April garden planting is a tricky time of the year for those that do not have four-season gardening practices, so I’m posting a list of garden task for mid-April that will ensure healthy plants come May. This is a follow-up to last week’s post for the first two weeks in April.
What’s so tricky about an April garden in zones 6 and 7? Frost. Scroll down to the task list to see recommended frost protection strategies.
Caring for seedling ~
Any seedling should now be outdoors for at least the daylight hours when temperatures are above freezing. Wind is something to consider during April garden planting. Your delicate babies may get burnt by a brisk and steady breeze. When it comes time to water, the delicate plant leaves may burn if you water the entire plant when out in the sun. Instead, water at the base of the plant into the soil.
If you have plastic caterpillar tunnels, you’ll need to keep an eye on rising temps inside the tunnel when the days are bright and sunny. On a night with frost, cold sensitive plants will need an extra layer of agribon inside the tunnels. Also, the soil will dry out quickly this time of year inside the tunnels, so make sure you have an irrigation system that helps you keep your plants watered. It’s easy to forget this basic task.
Garden Tasks for Mid-April:
- The rain has kept me from cleaning up last year’s mess, so that is a priority for me. This is where bugs and disease reside. They lie in wait for the right conditions to decimate your best-looking plants.
- Brassicas, arugula, and radishes should be covered with agribon to protect them from the inevitable invasion of the flea beetle and cabbage moths during April garden planting.
- Repair and amend the soil in raised beds that were not tended to in the fall before planting. For us, this includes adding compost and organic fertilizer, mowing down winter rye and tilling it in as green manure, laying irrigation lines and landscape fabric prior to installing plants.
- Plant these things as a priority: peas, potatoes, onions, lettuce mix, spinach, arugula, cilantro, broccoli, cabbage, kale, collards. Direct-seed these plants once the soil is workable in early spring.
- If you haven’t started tomatoes and peppers your best bet will be to purchase them from a local grower for your first succession in May and start some from seed for a second succession planted in June.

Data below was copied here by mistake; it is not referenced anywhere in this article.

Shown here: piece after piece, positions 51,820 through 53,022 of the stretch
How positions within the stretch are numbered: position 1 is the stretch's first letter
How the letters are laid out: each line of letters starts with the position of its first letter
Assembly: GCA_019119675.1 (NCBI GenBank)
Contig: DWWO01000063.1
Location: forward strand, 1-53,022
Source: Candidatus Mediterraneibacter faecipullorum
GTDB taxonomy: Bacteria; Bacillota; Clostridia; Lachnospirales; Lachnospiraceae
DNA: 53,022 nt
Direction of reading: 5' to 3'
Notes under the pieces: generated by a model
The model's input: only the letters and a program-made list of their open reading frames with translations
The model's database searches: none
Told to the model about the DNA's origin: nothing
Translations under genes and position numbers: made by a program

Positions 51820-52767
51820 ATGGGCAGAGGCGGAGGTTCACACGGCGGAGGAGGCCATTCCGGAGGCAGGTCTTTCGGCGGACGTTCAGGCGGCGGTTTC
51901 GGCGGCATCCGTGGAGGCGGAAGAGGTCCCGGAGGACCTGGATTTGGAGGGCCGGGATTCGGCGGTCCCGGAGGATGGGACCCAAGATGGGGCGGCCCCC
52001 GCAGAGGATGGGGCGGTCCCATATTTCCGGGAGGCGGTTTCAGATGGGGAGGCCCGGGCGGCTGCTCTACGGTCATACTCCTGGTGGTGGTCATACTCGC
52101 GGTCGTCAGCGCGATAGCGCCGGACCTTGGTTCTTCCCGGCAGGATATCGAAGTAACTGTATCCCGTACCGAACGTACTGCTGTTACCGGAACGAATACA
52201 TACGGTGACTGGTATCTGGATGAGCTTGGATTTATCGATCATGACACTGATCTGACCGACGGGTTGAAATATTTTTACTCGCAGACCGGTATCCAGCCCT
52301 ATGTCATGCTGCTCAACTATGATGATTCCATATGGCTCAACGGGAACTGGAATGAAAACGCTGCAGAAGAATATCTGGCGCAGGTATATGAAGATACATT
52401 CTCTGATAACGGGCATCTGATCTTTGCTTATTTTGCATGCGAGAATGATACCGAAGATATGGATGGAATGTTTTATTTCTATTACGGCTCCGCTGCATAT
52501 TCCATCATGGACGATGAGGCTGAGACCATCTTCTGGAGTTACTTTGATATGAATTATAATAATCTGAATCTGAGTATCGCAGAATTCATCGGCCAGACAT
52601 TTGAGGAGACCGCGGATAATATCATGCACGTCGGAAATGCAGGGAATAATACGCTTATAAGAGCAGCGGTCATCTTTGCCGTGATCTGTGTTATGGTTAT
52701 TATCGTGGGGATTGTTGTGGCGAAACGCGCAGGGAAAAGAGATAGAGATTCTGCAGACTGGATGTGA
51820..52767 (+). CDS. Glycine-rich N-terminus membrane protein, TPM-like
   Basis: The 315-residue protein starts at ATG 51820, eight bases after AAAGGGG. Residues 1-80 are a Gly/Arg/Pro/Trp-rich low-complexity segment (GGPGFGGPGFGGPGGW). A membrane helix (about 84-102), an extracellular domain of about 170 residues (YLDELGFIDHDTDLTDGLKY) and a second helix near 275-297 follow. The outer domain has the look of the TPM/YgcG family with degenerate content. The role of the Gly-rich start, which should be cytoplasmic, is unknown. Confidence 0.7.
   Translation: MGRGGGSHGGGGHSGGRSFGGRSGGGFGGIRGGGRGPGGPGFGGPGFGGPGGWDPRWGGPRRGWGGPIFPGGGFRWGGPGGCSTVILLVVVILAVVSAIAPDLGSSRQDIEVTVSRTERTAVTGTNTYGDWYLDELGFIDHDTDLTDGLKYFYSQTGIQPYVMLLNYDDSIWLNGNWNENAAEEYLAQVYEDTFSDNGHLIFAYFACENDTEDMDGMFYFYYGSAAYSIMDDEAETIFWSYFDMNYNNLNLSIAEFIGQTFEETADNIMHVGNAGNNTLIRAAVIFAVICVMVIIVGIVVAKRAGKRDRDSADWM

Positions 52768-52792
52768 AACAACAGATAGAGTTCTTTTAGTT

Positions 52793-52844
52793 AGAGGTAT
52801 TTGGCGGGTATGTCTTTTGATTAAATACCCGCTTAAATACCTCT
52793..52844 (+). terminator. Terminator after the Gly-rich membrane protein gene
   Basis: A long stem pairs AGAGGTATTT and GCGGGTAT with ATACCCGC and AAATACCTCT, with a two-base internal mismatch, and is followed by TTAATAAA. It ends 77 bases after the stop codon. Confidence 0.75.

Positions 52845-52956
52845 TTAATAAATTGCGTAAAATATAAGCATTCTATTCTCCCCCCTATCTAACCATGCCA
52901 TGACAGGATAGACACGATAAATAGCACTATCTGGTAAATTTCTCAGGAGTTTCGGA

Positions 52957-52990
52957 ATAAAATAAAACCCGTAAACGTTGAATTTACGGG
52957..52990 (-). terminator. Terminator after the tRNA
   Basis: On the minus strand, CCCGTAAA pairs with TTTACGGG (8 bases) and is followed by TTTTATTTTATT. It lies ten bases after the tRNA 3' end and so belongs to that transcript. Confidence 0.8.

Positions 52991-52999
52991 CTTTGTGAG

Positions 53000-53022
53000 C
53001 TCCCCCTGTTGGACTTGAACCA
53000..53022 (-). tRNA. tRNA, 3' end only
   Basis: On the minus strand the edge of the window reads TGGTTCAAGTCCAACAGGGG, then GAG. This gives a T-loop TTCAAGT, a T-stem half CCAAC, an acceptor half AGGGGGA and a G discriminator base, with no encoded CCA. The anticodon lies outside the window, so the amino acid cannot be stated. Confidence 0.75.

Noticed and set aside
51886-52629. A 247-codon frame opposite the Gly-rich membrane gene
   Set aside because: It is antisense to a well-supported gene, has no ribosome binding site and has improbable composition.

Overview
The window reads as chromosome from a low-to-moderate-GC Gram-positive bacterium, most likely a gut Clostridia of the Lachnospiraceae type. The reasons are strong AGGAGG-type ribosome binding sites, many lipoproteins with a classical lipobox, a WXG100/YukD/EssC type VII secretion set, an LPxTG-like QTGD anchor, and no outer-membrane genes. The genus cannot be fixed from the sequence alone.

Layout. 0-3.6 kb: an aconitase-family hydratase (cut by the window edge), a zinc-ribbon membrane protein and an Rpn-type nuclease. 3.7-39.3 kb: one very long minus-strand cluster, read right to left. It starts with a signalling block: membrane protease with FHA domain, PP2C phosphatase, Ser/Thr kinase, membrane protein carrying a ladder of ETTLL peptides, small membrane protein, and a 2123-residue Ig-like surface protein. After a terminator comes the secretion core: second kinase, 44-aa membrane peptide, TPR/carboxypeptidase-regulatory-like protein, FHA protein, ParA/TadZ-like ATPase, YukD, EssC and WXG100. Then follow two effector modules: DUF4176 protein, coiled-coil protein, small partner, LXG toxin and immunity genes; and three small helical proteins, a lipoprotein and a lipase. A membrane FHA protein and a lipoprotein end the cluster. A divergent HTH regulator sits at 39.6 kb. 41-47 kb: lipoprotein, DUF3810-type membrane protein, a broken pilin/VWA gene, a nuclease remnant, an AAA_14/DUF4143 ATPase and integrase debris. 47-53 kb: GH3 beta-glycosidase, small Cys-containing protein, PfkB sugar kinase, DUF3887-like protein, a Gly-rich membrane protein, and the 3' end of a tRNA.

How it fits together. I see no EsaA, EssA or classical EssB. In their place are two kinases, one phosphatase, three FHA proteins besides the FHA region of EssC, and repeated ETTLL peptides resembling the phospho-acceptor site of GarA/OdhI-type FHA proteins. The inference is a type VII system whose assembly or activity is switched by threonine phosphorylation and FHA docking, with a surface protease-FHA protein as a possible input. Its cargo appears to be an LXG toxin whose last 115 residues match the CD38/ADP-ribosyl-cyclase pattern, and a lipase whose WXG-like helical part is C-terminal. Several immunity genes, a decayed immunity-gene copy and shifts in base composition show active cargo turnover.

- Our frost date is Mother’s Day in Harper’s Ferry, WV. Look up your frost date so you can plan when to plant tomatoes, peppers, and cucumbers. You can also start the first succession of cucumbers now in seed pots. They start fast and you can plan succession for a new planting every two weeks. This will help you keep up with threats like bacterial wilt and cucumber beetles.
- Start nasturtium, calendula, and sunflowers seeds if you have room on a windowsill or basement grow area. You’ll be able to plant these in May after the threat of frost has passed.
- As an experiment, plant one or two tomatoes in the warmest, sunniest part of your garden and cover with agribon. If (when) the frost comes your plants will need another layer of protection and then a decent dose of fish emulsion fertilizer the next morning. If you do this, let me know how it goes. Good luck!
- Other plants to direct seed if you have time and room: beets, celery/celeriac, turnips, and carrots. After you see the cotyledons (first leaves) you can cover with a light layer of straw. However, please know that the straw may have seed and aggravate your weed issues. It is very important to make sure your carrots stay moist until they sprout. They take a long time (2 weeks) and can easily dry out during germination. While this is true of all direct seeding endeavors, carrots are particularly needy.
- Build new raised beds now. They will benefit from the rain and hot-cold cycles.
What are your thoughts on these tasks surrounding April garden planting? I’ll be back at the end of the month with an update on our market garden and a new task list to get you through the first week in May.